Thinking it would all happen because of good dancing. Having too much ego because I had substantial training, and not being concerned enough with the students’ wants and needs. A teacher with too much ego and students with too much fantasy in terms of what they expect is a bad combination. The day I got over myself was the best day ever. That’s when room to really learn how to run a business became my gift.

What’s the smartest thing you did in the first year?
It actually took two or three years, but it was realizing that it’s not about you, it’s all about the people. Also, just not giving up, persevering. For example, if I advertised a class, I taught it, even if there was only one student. Sooner or later the word of mouth gets around.

What’s the most rewarding thing about running your own business?
Starting to realize who I am. I love the challenge of creating events. I also love making people feel comfortable when they come to an event, treating everyone as if they are amazing, because they are. When they leave they have a glow. Also, the way this business opened up so many other opportunities, such as doing choreography for movies and getting into screenwriting.

What’s the most difficult/challenging thing about running your own business?
Analyzing yourself, and also doing all the mundane things. We have to get everything clean, bring in the bottles of water, do all this day in and day out. There’s no breaks and the business doesn’t wait for anyone. And sometimes you just have to make calls that you don’t want to have to make. Also working with artistic people and especially artistic teachers not so inclined to grapple with the business end of a dance studio. Sometimes they approach me with ideas for a production, and what they dream of doing often is a very wonderful idea, but in reality very difficult to attain. For instance; it takes quit a bit of effort, time and money to put on a production, and then when being on board with a small dance studio, one must personally sell the tickets of the production to customers. I have discovered that working with a personality such as this often wants their dreams to come true in an unrealistic way. I eventually learned to fix that by having anyone that wanted to put on a production with me, sign an agreement that they were responsible for half the cost, half the sales and that they must see it through to the end and not walk away if it isn’t going well. This approach has actually worked and I was able to weed out non-serious collaborators and bond with the ones that enjoyed the challenge. We have put on many successful productions at Simply Dance!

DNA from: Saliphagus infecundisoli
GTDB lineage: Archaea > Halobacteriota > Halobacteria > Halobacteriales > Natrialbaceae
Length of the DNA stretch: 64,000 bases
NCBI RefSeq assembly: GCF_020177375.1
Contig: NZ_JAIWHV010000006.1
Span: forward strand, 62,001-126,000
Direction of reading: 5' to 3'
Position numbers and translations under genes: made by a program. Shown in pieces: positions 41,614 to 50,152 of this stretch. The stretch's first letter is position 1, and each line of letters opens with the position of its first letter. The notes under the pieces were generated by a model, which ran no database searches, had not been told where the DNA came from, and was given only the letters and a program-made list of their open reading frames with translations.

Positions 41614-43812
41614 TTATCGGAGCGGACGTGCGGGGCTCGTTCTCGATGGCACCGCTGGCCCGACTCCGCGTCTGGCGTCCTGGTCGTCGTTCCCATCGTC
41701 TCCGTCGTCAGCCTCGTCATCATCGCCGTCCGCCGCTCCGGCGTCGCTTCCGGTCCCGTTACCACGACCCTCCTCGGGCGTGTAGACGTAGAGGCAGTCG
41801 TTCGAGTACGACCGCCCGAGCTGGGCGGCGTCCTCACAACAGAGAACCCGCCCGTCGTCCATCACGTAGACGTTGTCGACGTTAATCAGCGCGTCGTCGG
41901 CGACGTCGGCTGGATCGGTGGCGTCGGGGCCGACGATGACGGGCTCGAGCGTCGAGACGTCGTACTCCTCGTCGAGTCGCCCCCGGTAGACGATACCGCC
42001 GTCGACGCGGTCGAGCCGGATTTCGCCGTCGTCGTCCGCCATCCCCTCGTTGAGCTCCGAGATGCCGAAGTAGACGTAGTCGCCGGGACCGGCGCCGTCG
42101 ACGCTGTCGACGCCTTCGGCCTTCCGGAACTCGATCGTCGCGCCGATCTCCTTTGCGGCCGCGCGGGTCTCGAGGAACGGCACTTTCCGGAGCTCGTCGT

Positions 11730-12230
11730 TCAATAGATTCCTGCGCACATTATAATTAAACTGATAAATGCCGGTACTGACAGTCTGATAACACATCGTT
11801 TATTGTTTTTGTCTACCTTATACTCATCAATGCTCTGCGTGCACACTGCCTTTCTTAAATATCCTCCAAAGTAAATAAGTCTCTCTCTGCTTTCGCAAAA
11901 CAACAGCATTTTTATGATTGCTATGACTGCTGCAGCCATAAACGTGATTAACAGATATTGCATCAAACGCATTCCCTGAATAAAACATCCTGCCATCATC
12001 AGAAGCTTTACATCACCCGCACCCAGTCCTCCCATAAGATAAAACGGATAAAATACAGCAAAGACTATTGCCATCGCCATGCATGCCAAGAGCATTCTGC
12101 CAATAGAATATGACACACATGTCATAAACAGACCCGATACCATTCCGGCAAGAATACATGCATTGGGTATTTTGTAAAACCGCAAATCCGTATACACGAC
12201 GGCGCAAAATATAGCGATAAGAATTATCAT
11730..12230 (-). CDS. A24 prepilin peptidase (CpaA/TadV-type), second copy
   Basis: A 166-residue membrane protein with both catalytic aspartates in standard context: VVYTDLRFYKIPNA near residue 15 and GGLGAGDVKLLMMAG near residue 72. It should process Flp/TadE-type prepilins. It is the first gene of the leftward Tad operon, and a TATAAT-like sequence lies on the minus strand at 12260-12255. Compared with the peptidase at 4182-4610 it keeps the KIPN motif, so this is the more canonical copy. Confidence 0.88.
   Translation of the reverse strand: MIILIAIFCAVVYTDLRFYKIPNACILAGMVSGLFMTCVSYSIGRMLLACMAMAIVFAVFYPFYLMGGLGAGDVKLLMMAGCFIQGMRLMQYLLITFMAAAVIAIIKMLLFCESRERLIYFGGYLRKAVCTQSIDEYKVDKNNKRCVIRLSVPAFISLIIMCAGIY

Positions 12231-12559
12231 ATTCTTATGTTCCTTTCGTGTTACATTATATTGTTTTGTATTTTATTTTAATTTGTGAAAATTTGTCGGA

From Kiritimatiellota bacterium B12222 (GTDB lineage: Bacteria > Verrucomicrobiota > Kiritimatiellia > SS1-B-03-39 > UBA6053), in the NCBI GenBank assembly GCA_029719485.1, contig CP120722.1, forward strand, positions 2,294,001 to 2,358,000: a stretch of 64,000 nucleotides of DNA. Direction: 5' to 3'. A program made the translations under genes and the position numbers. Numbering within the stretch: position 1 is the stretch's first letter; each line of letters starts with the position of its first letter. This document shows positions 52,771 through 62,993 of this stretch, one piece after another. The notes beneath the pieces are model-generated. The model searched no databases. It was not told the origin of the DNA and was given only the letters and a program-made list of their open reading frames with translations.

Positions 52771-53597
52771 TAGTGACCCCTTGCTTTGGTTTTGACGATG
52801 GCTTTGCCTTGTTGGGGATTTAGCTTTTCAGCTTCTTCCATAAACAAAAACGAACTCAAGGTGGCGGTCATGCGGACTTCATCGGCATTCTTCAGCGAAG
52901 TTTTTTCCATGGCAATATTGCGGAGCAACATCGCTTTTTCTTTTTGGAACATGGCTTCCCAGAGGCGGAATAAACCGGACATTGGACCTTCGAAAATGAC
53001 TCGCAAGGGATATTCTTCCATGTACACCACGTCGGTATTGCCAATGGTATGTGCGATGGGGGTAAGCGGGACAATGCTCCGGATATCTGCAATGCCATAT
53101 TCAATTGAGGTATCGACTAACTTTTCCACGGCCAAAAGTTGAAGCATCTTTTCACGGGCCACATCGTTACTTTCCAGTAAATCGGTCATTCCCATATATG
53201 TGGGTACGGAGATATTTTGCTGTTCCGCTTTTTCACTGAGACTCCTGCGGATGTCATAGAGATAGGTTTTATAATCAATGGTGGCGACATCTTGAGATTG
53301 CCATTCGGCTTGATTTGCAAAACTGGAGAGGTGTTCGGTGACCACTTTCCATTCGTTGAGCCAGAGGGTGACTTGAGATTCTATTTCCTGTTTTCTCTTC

What’s the most surprising thing about running your own business?
The doors that just keep opening as a result of the business. Also, that if you stay in the game long enough the business can start to run itself. I don’t have to call people, they call me. Of course, you don’t ever want to take it for granted.

What business owner or entrepreneur do you admire most? Who is your role model?
I have four. One is Gustavo Cardoza, a movie producer in New York. Hollywood is a closed system, it takes esoteric knowledge to get into the film business. Another is Emily Bozzi, co-publisher of [local monthly magazine] Spokane Coeur d’Alene Living. She’s not the kind of person who thinks "I have to just go get what I need," she considers every scenario and thinks "What does this person need?" and finds with this approach she ends up getting what she wants. Third: Ulrike Berzau, a successful hospital administrator and my personal “mind doctor” who wrote a book called "Imagine A Healthy You," which explains how important it is to understand and use the powerful forces of positive energy and eliminate all the negative forces from your life. And fourth, Madonna, for her genius in projecting her image or image in general. Image is everything, and she uses every medium and picture to project it. I plan to study and learn more from each of these role models and do the same.

What I’ve Learned

What advice do you have for others starting their own business?
After all these years, our lease is ending because an outside business came in and made a much higher offer. If you have a lease, be aware that there may be people watching you who want to take your space when your lease ends. But also it’s important to realize that the ending of one phase of your life is also the opportunity for growth and trying new things. On another notem if things are not going well when starting or while in the midst of running your business, start to physically move – really – it’s dangerous to become stagnant. Pace yourself and eloquently keep presenting your business. Do it with grace and charm, it stirs the energy your way.

What do you wish you had known before starting your business?
The importance of understanding people, and not letting your ego or get in the way.

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Robert Poe is a writer and photographer who divides his time between the San Francisco Bay Area and Washington State.